LBJ became a more ardent champion of civil and voting rights when he became a national Democrat not just a Texas Democrat. So also when Obama changed to the national stage and was no longer primarily a Chicago Democrat. Not surprisingly, Romney has changed from thinking like a Boston-area Republican as he assumes the mantle of a far more conservative national Republican Party.

Let’s get real. Flip-flopping is sometimes desirable and sometimes a trade necessity. Times change. Constituencies change. People learn new things. Of course, pragmatism plays a role. We like being tough on cautious politicians who don’t speak assertively and consistently as to what should be done. But this is what Lincoln did in 1860 and FDR in 1932. They kept their options open.

President Obama has been characterized as a leader who “leads from behind.” Do you think that’s an accurate assessment of his leadership style? Can you be a successful leader leading from behind?

Yes, President Obama often “leads from behind.” This was especially said about the Libyan engagement. But leading from behind or leading from the middle is a fair characterization of his and most presidencies. Our system was designed so presidents are not allowed to get too far in advance of the people and their mutual aspirations.

That’s why presidents are invariably transactional rather than transformational leaders. We elect pragmatists like Lincoln rather than passionate, principled people like the head of the Abolitionists. We say we want visionaries but vote against people like Barry Goldwater, George McGovern, Ralph Nader and Pat Buchanan.

Poets, prophets and conviction philosophers try to lead from out front. Constitutional democracies are designed for something else.

Here’s a question that probably goes beyond your book—but do you have any insights, based on your research on leadership, about Campaign 2012?

A paradox is that we ask our leaders simultaneously to listen and learn from us yet teach us and lead us.

Democracies are not very good or experienced at downsizing. This is a time when we need leaders who are adept at saying no to their friends, and saying no to entrenched, well-funded interests.

John McCain won praise a few weeks ago by calling out wingnuts in his own party for mindlessly demeaning a senior State Department staffer. It would be refreshing for Romney and Ryan, in similar fashion, to specify a few weapons systems they believe are no longer needed, or to call out some big banks for practices that abuse the public trust. Meanwhile Obama and Biden might tell us more clearly how they will downsize the national debt and become even more rigorous in eliminating waste, fraud and inefficiencies across the whole scope of the governmental Leviathan.

You argue that there are no how-to prescriptions for leadership. But you also argue that leadership can be learned. How do you teach leadership if there are no rules?

Much of what is involved in leadership can be learned—skills such as strategic planning, negotiating, coalition-building and speaking. Leadership is a performing art and would-be leaders learn just as understudies or development league players do in theatre and sports.

The soul of a leader—judgment, integrity, character, courage, fearlessness, empathy and public virtue—are harder to learn, harder to get right. “Can leadership be taught?” is a less appropriate question than “Can leadership be learned?”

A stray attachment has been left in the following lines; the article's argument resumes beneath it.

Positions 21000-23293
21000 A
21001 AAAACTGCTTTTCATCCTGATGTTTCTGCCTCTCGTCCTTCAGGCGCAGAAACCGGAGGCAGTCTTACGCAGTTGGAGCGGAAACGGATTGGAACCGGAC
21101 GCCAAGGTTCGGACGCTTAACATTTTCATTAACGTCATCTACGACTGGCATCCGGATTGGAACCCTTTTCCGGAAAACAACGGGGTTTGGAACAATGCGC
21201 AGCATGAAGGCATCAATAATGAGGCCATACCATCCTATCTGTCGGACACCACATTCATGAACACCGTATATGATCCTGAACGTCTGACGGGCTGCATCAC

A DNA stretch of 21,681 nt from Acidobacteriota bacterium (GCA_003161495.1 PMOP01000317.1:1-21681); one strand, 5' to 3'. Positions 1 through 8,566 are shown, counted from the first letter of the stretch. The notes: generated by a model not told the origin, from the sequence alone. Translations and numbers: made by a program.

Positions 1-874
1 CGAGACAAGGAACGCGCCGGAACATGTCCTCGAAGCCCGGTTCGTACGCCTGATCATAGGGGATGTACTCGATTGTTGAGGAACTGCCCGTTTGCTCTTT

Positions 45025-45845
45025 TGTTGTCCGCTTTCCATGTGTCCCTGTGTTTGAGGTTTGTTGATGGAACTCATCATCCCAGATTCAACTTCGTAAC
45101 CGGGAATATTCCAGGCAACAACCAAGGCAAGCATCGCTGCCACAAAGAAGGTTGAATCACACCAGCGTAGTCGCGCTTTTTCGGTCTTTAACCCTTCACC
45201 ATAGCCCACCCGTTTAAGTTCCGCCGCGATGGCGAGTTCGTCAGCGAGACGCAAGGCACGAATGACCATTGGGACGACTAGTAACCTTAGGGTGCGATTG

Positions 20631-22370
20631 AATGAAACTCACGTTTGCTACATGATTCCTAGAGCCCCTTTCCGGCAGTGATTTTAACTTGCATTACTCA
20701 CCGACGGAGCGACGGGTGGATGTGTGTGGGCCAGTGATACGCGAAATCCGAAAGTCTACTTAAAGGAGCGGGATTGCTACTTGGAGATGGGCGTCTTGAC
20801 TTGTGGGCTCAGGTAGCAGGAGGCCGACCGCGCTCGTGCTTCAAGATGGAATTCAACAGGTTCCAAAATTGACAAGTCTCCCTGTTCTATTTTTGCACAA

“Management by committee” is often viewed negatively. Yet much of your emphasis in the new book is on the leadership of teams and groups, rather than the leadership of individuals. Can “management by committee” be a good thing?

Leadership involves leaders, followers and context. It is invariably a group process rather than a single act by a lone individual.

Leaders not only need associates, colleagues and followers, their very legitimacy is granted by their followers. One of the paradoxes of leadership is that leaders, contrary to storybook narratives, often follow, and followers can point the way. Needed change regularly comes from the bottom up rather than the top down, as was the case of the Bill of Rights, Civil Rights and women’s suffrage.

You argue that political leadership has different stages and roles. It seems that Obama started out as an inspirational Act I or Act II leader, a coalition builder and raiser of hopes, and has quickly evolved into a more pragmatic, incremental Act III leader. Is that a good thing?

Well, policy progress usually comes about because a whole host of policy activists and specialists have worked on a policy idea prior to its approval by top elected officials. To borrow a metaphor from the theater, policy ideas are often “invented” or formulated in Act I. Act II people adapt these ideas to existing realities and organize groups to lobby and mobilize support. It is Act III power brokers (typically elected leaders and their associates) who eventually respond in some fashion to Act I ideas and Act II movements. They further modify and try to find ways to enact and implement policies that will be supported by majorities.

Change just doesn’t happen in any one scene or act. Important political and policy leadership is usually the result of activities that emerge over the course of a protracted multi-staged process.

Those who yearn for instant transformational leadership by some kind of National Spiderman without the requisite policy incubation and political agitation are folks who, in the words of Frederick Douglass, want “crops without plowing the ground … and want rain without the thunder and lightning.”

Facts about gunman in Empire State Building shooting

Who was Jeffrey Johnson? Facts about gunman in Empire State Building shooting

August 24The
Washington Post